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Unseasonably warm weather leads to historic flooding across parts of BC

Last Updated May 13, 2018 at 7:23 am PST

This image, captured by crews on May 11, 2018, shows the extent of the flooding in Osoyoos. (Photo via Twitter: @EmergMgtRDOS)
Summary

A couple thousand people remain out of their homes in Grand Forks as floods rage

Forecasters issue high streamflow advisory for the Fraser Valley on the Lower Mainland

GRAND FORKS (NEWS 1130) – People living in southern BC are bracing for the possibility of more flooding from melting snow as things go from bad to worse in some parts of the province.

This comes as nearly 2,800 people in Grand Forks remain out of their homes because of catastrophic floods that have taken over the community over the last few days.

Power in the area has, for the most part, been restored, however, large areas are still without gas. Crews with Fortis BC are assessing the situation.

The river levels in the Kootenay Boundary have begun receding, but people are still being told many evacuation orders will stay in place until a second surge of water from melting snow passes through local watersheds sometime this weekend into early next week.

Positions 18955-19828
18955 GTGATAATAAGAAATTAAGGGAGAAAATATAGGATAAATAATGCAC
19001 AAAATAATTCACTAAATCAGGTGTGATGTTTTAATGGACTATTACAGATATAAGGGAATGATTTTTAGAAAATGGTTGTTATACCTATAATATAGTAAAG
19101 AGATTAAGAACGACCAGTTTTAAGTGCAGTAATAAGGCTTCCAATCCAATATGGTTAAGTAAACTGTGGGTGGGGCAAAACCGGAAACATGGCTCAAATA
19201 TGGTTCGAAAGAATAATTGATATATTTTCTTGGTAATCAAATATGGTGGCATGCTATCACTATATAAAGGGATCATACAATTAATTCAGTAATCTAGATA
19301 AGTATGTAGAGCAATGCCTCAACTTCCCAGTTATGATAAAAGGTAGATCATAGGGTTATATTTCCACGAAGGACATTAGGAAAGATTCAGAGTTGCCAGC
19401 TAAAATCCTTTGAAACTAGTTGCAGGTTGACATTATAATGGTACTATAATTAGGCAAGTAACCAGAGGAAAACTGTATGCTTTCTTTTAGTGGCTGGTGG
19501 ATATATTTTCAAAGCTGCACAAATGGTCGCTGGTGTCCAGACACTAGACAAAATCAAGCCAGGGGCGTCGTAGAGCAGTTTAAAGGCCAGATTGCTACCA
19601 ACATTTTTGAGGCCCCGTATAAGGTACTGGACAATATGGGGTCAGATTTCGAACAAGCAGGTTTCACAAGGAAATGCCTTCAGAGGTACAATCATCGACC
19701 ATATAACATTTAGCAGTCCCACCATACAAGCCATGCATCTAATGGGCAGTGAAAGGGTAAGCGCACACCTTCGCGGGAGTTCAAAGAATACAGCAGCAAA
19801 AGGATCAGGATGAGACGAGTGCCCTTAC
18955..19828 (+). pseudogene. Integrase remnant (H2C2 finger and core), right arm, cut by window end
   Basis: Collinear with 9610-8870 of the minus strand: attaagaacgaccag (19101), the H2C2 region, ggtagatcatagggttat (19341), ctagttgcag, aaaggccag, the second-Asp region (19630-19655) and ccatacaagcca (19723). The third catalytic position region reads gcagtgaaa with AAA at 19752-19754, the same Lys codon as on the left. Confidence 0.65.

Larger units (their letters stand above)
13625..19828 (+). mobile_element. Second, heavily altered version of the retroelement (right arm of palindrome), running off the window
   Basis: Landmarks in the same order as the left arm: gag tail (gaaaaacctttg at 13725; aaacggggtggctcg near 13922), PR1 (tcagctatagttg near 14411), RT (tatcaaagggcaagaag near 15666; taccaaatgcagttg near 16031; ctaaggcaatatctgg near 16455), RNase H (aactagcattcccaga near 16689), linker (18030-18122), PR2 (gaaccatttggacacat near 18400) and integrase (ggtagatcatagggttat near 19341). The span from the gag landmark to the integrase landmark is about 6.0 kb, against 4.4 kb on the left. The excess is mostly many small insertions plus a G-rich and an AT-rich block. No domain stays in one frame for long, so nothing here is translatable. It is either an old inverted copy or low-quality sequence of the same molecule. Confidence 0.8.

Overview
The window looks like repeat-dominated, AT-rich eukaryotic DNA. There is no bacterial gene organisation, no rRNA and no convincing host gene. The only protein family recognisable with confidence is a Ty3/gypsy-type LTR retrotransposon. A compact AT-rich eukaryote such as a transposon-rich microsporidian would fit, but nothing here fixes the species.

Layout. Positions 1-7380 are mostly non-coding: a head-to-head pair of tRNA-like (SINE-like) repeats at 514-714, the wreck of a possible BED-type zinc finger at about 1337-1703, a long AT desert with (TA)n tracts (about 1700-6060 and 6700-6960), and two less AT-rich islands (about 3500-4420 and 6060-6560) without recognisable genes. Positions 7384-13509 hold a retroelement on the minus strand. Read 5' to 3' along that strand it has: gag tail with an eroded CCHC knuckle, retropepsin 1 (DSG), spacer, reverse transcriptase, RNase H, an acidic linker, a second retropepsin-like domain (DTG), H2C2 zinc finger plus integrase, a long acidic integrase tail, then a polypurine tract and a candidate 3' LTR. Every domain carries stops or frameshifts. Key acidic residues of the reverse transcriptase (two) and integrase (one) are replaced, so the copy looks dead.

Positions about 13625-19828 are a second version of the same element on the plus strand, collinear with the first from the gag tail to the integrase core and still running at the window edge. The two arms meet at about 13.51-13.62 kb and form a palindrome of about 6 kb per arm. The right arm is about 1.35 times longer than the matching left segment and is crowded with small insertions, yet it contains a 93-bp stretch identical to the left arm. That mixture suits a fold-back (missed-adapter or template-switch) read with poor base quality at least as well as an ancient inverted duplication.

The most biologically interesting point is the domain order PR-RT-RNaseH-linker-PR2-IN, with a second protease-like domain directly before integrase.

Chris Marsh of the Regional District of Kootenay Boundary says it will take years and millions of dollars to rebuild everything. Waters rose so quickly that many people were trapped in their homes as parts of the community’s downtown core were washed out.

The district adds firefighters have rescued more than 30 people by boat in Grand Forks by sometimes swimming through muddy debris.

Many people affected by the flooding in Grand Forks have registered with the Red Cross and loved ones wanting to connect with them can call 250.442.1658 or 250.442.1556.

Two days of heavy rain pushed three local rivers to levels not seen in about 70 years as smaller creeks saw record-highs.

Meantime, an evacuation order has been expanded for people in Osoyoos with an additional 30 homes being further impacted.

The good news is for people who were previously forced from their homes in Okanagan Falls where 54 properties are no longer under an evacuation order.

There are nearly two dozen states of local emergency in effect and sandbag machines have been brought in from as far as Saskatchewan.

Flooding closer to home

A warning is still in place for the Fraser River flowing through parts of the Lower Mainland.

The River Forecast Centre has issued a high streamflow advisory, including the mainstem from Prince George through Hope and the Fraser Valley.

High temperatures are forecast across the province this weekend, which could melt even more snow in the mountains, contributing to higher river levels.

The agency says warm temperatures over the past three weeks have led to a much earlier than normal runoff period for the river.

It also says many parts of the river are either at or above their historic flows this early in the season and rises are expected to continue this weekend.

NEWS 1130 Meteorologist Russ Lacate is calling for inland temperatures on Sunday to approach 28 degrees.